"I can not imagine myself doing anything else. Sometimes people say, Oh, but isn't it boring? It's very interesting to look at what's inside your mind, how you react, and how you can possibly change it and to monitor the progress of your weakest point. It is very entertaining, I wouldn't call it boring at all!"
Ani Tenzin Palmo was living an ordinary life.
She had a loving family and went to university to be trained as a high school teacher. All the pieces seemingly fit together – on the surface, everything was good.
Needing a break before starting her career, Ani Tenzin Palmo decided to travel after graduation. After searching for the perfect location of her gap year, she got a one-year working visa and set off for New Zealand.
That's when everything changed.
In truth, Ani la wasn't looking for anything spiritual and was quite happy with her life. She just wanted to see another country and take the opportunity to gain new experiences before embarking on a new chapter as a teacher.
Her time working in New Zealand offered plenty of opportunities for backpacking around the breathtaking landscape of her temporary home. She was living the quintessential experience of exploration – the experience so many young adults have when looking for a break from the ordinary.
But after some time, she could feel herself being drawn to something more meaningful.
On one of her excursions, Ani la saw a flyer offering people food and lodging in exchange for a couple of hours of work each day. One of these places was a Buddhist center named Dorje Chang Institute.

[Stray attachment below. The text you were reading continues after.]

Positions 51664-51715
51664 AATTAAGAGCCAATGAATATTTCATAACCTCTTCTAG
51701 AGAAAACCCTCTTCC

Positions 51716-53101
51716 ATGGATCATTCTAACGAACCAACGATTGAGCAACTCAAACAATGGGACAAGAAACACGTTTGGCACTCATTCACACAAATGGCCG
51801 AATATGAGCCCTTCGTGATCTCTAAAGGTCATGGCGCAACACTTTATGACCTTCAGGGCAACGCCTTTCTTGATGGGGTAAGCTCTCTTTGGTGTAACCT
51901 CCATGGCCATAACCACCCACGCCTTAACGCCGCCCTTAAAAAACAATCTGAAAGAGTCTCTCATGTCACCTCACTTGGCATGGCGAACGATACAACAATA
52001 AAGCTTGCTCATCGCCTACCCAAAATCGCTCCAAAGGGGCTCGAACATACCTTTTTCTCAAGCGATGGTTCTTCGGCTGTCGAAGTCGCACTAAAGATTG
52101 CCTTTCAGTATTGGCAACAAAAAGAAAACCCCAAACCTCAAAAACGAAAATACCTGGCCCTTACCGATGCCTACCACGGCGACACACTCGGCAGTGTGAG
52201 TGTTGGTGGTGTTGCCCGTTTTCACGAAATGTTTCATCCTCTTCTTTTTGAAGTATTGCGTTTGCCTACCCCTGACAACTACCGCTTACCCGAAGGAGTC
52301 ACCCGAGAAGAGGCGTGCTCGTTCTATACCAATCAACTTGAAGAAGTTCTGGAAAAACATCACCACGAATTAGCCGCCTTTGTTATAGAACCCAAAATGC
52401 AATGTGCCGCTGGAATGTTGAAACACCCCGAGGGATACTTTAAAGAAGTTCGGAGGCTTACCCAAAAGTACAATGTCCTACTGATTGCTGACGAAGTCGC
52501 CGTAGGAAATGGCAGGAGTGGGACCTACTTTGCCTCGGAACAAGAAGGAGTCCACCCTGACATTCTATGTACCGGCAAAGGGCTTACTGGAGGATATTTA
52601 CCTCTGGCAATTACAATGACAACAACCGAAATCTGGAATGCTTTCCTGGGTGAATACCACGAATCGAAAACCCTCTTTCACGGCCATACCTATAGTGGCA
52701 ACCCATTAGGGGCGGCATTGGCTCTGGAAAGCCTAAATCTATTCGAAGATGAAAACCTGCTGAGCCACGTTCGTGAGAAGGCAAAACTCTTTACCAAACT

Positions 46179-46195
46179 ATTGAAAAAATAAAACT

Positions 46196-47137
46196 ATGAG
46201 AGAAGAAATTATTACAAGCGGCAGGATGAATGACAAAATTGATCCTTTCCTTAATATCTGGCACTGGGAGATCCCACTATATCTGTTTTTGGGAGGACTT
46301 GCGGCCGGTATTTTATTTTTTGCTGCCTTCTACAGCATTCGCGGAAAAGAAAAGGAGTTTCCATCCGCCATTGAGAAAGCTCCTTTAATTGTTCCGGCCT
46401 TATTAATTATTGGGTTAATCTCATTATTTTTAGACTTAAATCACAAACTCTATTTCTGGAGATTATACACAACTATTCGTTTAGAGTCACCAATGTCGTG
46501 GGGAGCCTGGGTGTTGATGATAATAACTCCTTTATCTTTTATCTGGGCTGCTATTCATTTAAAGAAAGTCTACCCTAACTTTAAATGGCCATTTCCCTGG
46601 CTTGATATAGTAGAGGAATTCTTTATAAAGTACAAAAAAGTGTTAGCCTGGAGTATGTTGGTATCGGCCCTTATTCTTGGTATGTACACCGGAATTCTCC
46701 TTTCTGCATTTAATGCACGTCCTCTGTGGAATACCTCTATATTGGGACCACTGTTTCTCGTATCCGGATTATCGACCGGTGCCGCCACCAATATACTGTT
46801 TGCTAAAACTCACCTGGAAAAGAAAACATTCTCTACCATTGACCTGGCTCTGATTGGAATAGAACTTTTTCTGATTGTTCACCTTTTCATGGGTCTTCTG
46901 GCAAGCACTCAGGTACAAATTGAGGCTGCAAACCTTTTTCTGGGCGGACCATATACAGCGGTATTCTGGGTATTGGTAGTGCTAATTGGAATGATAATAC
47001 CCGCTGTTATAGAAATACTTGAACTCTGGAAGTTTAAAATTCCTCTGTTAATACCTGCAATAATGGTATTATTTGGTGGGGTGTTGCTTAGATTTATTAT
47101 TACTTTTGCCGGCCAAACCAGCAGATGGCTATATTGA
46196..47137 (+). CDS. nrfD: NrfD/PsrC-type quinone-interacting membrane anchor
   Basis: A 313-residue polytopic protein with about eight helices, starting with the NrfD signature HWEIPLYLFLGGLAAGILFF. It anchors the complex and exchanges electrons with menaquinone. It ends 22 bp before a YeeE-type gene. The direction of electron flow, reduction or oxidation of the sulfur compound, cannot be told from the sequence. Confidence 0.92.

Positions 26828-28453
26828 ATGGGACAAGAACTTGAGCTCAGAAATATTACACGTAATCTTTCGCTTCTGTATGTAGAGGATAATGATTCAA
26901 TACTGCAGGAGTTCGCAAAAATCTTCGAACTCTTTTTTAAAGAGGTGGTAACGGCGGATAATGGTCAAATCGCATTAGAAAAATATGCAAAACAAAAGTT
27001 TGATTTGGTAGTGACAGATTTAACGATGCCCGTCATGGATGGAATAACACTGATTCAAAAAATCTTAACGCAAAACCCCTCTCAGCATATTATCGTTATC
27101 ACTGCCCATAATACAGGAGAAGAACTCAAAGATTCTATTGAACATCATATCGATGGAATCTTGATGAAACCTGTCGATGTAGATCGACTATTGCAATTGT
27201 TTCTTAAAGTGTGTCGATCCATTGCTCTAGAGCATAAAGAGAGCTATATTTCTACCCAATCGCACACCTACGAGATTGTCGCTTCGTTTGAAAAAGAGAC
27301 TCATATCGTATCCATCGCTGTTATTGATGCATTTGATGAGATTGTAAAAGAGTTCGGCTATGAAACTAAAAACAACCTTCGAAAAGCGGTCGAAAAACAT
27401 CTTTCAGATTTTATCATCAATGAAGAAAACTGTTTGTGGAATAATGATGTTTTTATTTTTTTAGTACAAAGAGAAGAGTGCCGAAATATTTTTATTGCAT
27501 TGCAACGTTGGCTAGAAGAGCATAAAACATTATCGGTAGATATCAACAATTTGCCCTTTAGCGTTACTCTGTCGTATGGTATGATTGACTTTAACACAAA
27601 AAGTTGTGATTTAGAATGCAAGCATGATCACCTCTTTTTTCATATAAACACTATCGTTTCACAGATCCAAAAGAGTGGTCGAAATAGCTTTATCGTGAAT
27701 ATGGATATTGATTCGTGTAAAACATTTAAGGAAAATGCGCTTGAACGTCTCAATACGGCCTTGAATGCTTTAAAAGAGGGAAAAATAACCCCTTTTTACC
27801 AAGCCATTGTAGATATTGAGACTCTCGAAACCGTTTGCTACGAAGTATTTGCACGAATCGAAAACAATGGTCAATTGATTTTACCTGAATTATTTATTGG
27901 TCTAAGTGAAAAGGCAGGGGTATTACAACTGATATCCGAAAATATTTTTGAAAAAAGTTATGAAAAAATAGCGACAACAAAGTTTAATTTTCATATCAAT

"It sounded Chinese to me! I did not care too much about the name of Dorje Chang Buddhist center but I was very impressed by the picture of the stupa. I did not know what it was but somehow it grabbed my attention and my interest.”
Intrigued by the flyer, she wanted to see the place. But they told her they didn't need any volunteers upon her arrival. They sent her to their sister center, a Buddhist retreat located in the countryside of Coromandel Peninsula. The retreat center was very idyllic and serene so she decided to stay and work there.
At the time of Ani la’s arrival, two Buddhist nuns also lived at the retreat center. Ani la spent her first days watching Buddhist videos for beginners, and the nuns would explain the meanings as she probed them with questions. The lifelong learner had found a new passion that resonated deep within. Slowly they became friends; Ani la stayed at the center until her departure from New Zealand.
"I feel the more I learn about Buddhism, the more it makes sense to me. It teaches me to be completely in harmony with my own experience. I was especially impressed by the idea that all sentient beings want to be happy and don’t want suffering and we should care for all sentient beings but not just human beings.”
While Ani la was preparing to go home, the nuns told her, “if you really want to learn about Buddhism, you have to go to the Kopan Monastery November Course in Nepal.
A monastery in Nepal? Although it sounded incredible, she didn't have the money needed and her parents were waiting for her at home. So Ani la packed her bags and went back to the Czech Republic.
Back in Prague, Ani la met a friend who told her about an NGO that was looking for a volunteer teacher to teach English in India. It sounded like the perfect adventure, so she applied for the job and was sent to Ladakh. This teaching position put her in close proximity to Nepal and after 6 months of teaching Ani la finally made it to the November Course in Kopan Monastery.
“It was a very special thing, because you stay in a monastic environment so you need to follow their rules. Basically you need to behave like a monk or a nun.”
Her time at the monastery was the realization of a dream that had been sparked while learning from those two Buddhist nuns in New Zealand.